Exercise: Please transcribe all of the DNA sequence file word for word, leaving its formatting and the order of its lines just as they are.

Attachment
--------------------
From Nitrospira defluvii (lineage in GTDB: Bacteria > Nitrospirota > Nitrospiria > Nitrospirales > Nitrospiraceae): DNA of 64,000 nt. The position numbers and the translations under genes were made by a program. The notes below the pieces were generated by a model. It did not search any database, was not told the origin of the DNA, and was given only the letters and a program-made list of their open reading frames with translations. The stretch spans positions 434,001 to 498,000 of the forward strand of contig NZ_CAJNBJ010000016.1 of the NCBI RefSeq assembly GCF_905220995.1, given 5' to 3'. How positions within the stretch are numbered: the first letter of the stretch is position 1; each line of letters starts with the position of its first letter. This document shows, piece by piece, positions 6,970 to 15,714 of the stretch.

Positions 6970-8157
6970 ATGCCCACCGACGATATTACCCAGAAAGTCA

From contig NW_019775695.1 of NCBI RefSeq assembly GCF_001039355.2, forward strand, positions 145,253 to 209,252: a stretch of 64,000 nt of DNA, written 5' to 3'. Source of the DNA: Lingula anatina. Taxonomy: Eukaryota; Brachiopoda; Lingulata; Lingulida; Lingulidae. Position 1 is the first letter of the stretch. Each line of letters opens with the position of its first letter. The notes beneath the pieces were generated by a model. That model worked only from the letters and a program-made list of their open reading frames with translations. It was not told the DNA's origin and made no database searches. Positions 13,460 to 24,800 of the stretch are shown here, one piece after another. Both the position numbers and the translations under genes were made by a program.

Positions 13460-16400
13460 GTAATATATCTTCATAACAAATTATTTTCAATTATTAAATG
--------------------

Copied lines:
From Nitrospira defluvii (lineage in GTDB: Bacteria > Nitrospirota > Nitrospiria > Nitrospirales > Nitrospiraceae): DNA of 64,000 nt. The position numbers and the translations under genes were made by a program. The notes below the pieces were generated by a model. It did not search any database, was not told the origin of the DNA, and was given only the letters and a program-made list of their open reading frames with translations. The stretch spans positions 434,001 to 498,000 of the forward strand of contig NZ_CAJNBJ010000016.1 of the NCBI RefSeq assembly GCF_905220995.1, given 5' to 3'. How positions within the stretch are numbered: the first letter of the stretch is position 1; each line of letters starts with the position of its first letter. This document shows, piece by piece, positions 6,970 to 15,714 of the stretch.

Positions 6970-8157
6970 ATGCCCACCGACGATATTACCCAGAAAGTCA

From contig NW_019775695.1 of NCBI RefSeq assembly GCF_001039355.2, forward strand, positions 145,253 to 209,252: a stretch of 64,000 nt of DNA, written 5' to 3'. Source of the DNA: Lingula anatina. Taxonomy: Eukaryota; Brachiopoda; Lingulata; Lingulida; Lingulidae. Position 1 is the first letter of the stretch. Each line of letters opens with the position of its first letter. The notes beneath the pieces were generated by a model. That model worked only from the letters and a program-made list of their open reading frames with translations. It was not told the DNA's origin and made no database searches. Positions 13,460 to 24,800 of the stretch are shown here, one piece after another. Both the position numbers and the translations under genes were made by a program.

Positions 13460-16400
13460 GTAATATATCTTCATAACAAATTATTTTCAATTATTAAATG